What’s Right With Schools: Pandemic not slowing down hands-on opportunities for students at Goodwin Technical HS

Whats Right With Schools

NEW BRITAIN, Conn. (WTNH) — A big part of E.C. Goodwin Technical High school is the opportunities for students to participate in work-based learning, and the COVID-19 pandemic is not slowing them down.

When students reach their junior and senior years, they’re able to go out in the field and work the job.  

Since the pandemic began last spring, technical high schools in the state like Goodwin have tried to place as many students as possible in work-based learning as soon as this school year began.

For junior student Romeo Rich, he was able to start his work-based learning a little earlier because of the pandemic. He tells News 8 he was able to be placed with DYNA Electric on June 1, a few months earlier than normal.  

Chris Cyr is the president of the company and says, “For someone like Romeo, he can get his license by the time he’s 22-years-old and be making really good money without student loans.” 

Cyr graduated high school and attended college for a few years before decided to change directions and pursue electrical. He says students in technical high schools have a huge advantage with their ability to get the learning and hours necessary for a license.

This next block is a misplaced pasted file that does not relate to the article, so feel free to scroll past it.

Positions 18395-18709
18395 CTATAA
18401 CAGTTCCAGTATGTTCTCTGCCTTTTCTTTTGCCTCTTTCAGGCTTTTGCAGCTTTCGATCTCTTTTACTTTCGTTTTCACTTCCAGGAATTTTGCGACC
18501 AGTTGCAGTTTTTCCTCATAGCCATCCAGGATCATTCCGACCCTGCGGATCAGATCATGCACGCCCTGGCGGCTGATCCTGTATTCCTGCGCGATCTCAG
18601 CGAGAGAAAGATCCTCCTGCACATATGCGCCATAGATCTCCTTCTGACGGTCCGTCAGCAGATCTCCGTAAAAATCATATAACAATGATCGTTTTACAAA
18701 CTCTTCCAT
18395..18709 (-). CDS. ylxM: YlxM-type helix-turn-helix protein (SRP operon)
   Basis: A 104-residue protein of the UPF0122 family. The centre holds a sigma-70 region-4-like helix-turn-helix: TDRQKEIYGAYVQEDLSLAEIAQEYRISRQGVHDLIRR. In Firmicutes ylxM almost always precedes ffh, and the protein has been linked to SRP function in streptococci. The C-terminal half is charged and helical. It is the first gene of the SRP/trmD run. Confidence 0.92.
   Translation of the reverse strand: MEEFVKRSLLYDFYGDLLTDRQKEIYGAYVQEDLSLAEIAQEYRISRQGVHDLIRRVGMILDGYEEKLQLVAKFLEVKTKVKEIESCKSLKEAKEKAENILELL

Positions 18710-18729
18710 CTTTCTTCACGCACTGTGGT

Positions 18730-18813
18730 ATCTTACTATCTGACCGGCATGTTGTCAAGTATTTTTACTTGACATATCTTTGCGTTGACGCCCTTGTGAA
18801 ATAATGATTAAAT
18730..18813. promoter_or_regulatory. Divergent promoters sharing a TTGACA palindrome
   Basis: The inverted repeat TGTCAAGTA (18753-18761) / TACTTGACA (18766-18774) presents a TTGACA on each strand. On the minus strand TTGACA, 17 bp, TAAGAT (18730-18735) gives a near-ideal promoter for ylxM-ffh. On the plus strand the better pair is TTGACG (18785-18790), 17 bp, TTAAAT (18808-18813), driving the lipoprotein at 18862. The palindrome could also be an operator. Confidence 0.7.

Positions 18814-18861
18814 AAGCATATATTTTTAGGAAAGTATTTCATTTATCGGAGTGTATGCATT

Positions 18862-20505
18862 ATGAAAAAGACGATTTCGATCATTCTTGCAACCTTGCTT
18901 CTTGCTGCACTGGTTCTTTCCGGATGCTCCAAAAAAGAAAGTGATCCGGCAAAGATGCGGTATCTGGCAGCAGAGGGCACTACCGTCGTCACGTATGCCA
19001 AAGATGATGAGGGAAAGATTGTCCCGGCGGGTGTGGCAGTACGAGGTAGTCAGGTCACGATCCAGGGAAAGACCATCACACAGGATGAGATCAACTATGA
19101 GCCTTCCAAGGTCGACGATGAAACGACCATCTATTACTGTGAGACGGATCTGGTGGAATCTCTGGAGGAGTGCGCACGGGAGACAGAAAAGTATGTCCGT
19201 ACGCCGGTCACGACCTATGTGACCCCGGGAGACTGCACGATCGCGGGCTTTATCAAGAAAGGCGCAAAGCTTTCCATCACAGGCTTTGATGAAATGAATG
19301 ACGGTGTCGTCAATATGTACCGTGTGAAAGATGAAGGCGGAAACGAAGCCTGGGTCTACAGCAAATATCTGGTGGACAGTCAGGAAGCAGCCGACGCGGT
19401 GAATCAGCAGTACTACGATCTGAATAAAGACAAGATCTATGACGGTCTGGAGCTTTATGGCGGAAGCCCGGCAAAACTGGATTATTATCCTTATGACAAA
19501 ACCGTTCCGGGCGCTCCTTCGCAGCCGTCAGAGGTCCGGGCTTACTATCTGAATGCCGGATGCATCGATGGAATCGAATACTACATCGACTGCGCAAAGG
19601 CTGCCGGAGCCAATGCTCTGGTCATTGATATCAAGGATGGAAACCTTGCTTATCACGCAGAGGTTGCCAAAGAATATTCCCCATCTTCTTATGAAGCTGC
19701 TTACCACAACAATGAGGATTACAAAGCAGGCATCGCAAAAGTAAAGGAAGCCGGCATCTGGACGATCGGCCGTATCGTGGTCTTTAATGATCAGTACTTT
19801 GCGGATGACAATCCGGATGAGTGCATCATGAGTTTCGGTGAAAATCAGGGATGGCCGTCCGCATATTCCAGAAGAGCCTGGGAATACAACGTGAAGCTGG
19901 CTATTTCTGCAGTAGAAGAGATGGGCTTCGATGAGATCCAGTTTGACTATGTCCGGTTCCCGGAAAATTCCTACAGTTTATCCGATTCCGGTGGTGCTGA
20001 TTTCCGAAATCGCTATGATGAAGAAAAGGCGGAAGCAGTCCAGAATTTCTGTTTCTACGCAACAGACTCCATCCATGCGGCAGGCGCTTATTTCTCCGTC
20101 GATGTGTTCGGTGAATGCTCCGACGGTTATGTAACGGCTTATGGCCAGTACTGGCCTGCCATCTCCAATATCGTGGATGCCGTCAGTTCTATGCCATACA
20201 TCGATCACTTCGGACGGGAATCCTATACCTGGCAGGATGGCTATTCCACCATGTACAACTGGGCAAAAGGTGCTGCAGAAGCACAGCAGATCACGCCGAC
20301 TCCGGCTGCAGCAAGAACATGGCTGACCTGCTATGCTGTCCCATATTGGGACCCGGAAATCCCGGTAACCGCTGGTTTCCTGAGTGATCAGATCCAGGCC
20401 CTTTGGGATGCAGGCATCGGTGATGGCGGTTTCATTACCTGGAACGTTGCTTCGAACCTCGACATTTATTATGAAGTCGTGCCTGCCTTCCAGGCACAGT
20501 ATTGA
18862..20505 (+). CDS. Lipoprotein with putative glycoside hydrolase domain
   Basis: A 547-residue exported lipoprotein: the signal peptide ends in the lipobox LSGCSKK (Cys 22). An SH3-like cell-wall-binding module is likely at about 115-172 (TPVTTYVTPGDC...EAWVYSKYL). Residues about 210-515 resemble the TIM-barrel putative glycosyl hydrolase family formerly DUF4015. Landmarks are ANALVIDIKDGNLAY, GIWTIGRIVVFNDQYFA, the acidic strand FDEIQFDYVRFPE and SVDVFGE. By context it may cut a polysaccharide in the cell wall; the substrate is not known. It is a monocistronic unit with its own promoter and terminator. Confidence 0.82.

Another student works with Absolute Fire Sprinklers twice a week. Steven Colapietro is the owner and tells us, “we get these kids out here that learn the trade right away.”  

Colapietro says his company has worked with tech students for about 25 years and says the experience and opportunity to get a jump start on the trade is unmatched.  

Michael Scott is a plumbing instructor at the technical school and says, “Theres only so much we can simulate in the classroom.”  

When the students spend their time in their trade classrooms, it’s very hands-on. Even so, Scott says it doesn’t fully compare, “Nothing comes close to actually being on a job site actually installing, seeing it on a day-to_day basis.”  

Ron Murray is the electrical instructor, he’s been with the school for almost a decade. He says the instructors were concerned that with the pandemic the students would miss the opportunity to take part in work-based learning, “No matter what they need to have the hands-on, it was a worry but it’s working out well right now.”  

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